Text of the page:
You might have been to see Issaqueena Falls and the Stumphouse Tunnel, but did you know that there are miles and miles of bike trails in the park as well? Local mom, Liene, enjoys taking her family there because she can hike with her youngest children while the older boys enjoy the mountain bike trails. Read all about one of the newest Upstate bike parks and learn how you can enjoy the park for yourself!
Stumphouse Park gets busy on weekends! It is home to the unfinished Stumphouse Tunnel that was dug using hand tools prior to the Civil War, as well as the well-known Issaqueena Falls. There is also the Blue Ridge Railroad hiking trail, a moderate hike to two more abandoned rail tunnels. However, the highlight of the 440-acre park might be the least-crowded – Stumphouse Mountain Bike Park.
Looking for more places to mountain bike in Upstate, SC? Here’s a huge list of great places for mountain biking with the kids in Greenville, Spartanburg and all over Upstate, SC.
About the Stumphouse Mountain Bike Park
The main entrance for the Mountain Bike Park is also the trailhead for the Stumphouse Passage of the Palmetto Trail. The nearly-continuous network of trails stretches from Oconee State Park in the Upstate Foothills to the Intracoastal Waterway. Established in 1994, it is South Carolina’s longest pedestrian & bicycle trail. Today 350 of the proposed 500 miles of trail have been completed, and the Stumphouse Passage is one of the newest!
From the trailhead, the Stumphouse Passage follows Cane Creek past the Walhalla Reservoir for 1.5 miles. In the future, the Ross Mountain Passage will connect it with Oconee State Park, but for now, it provides access to an additional 10 miles of bike trails within the park. A few more trails are in the works, including a short spur trail (hikers only) that leads to a small waterfall on a tributary of Cane Creek.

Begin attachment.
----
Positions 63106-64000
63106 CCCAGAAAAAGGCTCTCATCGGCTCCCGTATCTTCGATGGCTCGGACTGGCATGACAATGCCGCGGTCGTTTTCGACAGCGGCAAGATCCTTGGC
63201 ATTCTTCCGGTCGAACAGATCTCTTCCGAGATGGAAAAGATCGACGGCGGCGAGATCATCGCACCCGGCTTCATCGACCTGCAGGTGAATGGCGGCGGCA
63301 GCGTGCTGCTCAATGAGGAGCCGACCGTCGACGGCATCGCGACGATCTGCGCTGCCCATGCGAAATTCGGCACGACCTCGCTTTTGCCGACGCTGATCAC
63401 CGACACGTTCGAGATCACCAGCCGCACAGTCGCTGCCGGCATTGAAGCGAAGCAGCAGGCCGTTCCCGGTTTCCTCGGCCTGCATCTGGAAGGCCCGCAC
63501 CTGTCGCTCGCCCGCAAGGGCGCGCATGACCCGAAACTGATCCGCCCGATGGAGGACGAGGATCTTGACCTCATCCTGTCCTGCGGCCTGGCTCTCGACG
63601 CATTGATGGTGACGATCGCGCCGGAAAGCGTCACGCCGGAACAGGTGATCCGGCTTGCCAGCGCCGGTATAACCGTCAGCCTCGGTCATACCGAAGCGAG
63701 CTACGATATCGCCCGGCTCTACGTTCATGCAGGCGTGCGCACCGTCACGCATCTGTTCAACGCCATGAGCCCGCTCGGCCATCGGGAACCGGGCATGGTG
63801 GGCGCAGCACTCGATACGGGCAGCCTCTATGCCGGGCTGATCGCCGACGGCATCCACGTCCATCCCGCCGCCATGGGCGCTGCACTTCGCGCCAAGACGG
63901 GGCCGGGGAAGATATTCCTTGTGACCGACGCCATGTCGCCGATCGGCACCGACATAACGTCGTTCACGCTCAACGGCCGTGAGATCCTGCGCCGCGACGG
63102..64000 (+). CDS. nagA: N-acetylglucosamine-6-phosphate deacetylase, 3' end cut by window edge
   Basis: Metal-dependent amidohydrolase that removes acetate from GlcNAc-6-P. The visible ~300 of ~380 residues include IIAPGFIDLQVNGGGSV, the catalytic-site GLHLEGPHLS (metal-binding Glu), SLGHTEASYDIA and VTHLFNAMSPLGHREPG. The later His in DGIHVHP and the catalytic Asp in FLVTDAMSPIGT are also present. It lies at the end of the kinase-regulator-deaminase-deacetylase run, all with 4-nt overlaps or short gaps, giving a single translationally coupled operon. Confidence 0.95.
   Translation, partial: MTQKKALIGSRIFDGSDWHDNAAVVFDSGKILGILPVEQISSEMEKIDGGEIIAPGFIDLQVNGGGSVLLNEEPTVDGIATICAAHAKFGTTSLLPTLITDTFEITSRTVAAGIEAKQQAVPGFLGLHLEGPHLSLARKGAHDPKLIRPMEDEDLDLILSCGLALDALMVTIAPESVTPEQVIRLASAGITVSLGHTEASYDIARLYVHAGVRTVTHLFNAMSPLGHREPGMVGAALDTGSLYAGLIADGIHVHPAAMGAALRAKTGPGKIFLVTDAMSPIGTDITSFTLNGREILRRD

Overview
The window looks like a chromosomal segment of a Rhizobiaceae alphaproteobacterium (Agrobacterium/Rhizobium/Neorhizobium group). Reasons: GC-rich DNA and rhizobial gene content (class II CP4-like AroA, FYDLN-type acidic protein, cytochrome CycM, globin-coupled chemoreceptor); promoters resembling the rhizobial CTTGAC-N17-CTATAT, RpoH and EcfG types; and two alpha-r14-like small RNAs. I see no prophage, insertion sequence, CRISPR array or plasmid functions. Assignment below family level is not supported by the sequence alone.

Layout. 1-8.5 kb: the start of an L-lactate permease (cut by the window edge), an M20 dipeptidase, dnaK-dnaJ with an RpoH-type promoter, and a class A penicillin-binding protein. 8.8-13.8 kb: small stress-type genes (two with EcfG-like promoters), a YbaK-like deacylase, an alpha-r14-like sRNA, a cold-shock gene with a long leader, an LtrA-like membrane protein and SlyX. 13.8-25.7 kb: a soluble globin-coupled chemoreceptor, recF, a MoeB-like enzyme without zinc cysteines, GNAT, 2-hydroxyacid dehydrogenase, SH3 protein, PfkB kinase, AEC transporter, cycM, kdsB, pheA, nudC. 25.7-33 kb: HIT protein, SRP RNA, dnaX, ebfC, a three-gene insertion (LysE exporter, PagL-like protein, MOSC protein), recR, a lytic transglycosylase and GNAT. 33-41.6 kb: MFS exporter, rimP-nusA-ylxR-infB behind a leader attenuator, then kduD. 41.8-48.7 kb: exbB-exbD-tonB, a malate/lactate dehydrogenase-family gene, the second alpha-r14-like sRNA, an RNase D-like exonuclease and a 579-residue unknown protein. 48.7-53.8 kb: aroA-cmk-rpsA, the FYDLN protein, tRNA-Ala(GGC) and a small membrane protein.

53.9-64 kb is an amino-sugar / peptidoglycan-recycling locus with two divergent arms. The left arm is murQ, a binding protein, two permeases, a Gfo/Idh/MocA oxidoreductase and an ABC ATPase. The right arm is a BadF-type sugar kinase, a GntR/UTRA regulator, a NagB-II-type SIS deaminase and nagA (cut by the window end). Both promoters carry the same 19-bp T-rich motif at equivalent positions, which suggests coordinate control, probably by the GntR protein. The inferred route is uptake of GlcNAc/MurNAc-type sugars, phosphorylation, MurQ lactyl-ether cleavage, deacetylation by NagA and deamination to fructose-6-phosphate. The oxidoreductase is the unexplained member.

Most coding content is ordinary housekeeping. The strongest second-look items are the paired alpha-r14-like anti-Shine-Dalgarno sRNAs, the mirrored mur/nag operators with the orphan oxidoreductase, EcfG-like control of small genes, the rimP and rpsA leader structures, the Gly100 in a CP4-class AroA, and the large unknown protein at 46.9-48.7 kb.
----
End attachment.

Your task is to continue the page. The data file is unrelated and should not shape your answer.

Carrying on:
The Park is bordered by the Andrew Pickens Ranger District of Sumter National Forest, and there is an entry fee of $5 per vehicle (but free for City of Walhalla Residents, and annual passes are available). For parking, follow signs for the Palmetto Trail trailhead, where you will also find picnic tables and restroom facilities. There is no water available once you’re on the trails, so pack in/pack out.
On our most recent visit, I hiked the Palmetto Trail with my youngest in a carrier, while the six-year-old rode his bike; there were some sections that he had to dismount and push his bike up, but not many. Meanwhile, the two older boys set off with their dad to explore the rest of the mountain bike trails. They gave rave reviews, and in terms of technical difficulty only the 0.68 mile one-way, black diamond trail was too challenging.
Things to do before hiking/biking Stumphouse Park
Call 864.638,4343 option 4 to find out if the park is open or closed. Conditions on the trails can change with just a little bit of weather, so calling ahead to confirm is always a good idea.
Review your mountain bike etiquette and discuss with your children. Mountain bikers must yield to hikers, and on descent yield to uphill traffic.
Download a Stumphouse Park map (or print out a paper copy), available here.
For additional information, email [email protected].
If you still haven’t gotten your fill after the three-mile roundtrip hike, drive to nearby Yellow Branch Falls on the other side of Highway 28. The moderate 3-mile hike leads to a beautiful 50-ft cascade.
One of our favorite areas in the state, whatever mode of transportation you might choose – bicycle or foot – you’ll find adventure at Stumphouse Park!
For more information about Stumphouse Park, check out the Visit Oconee website.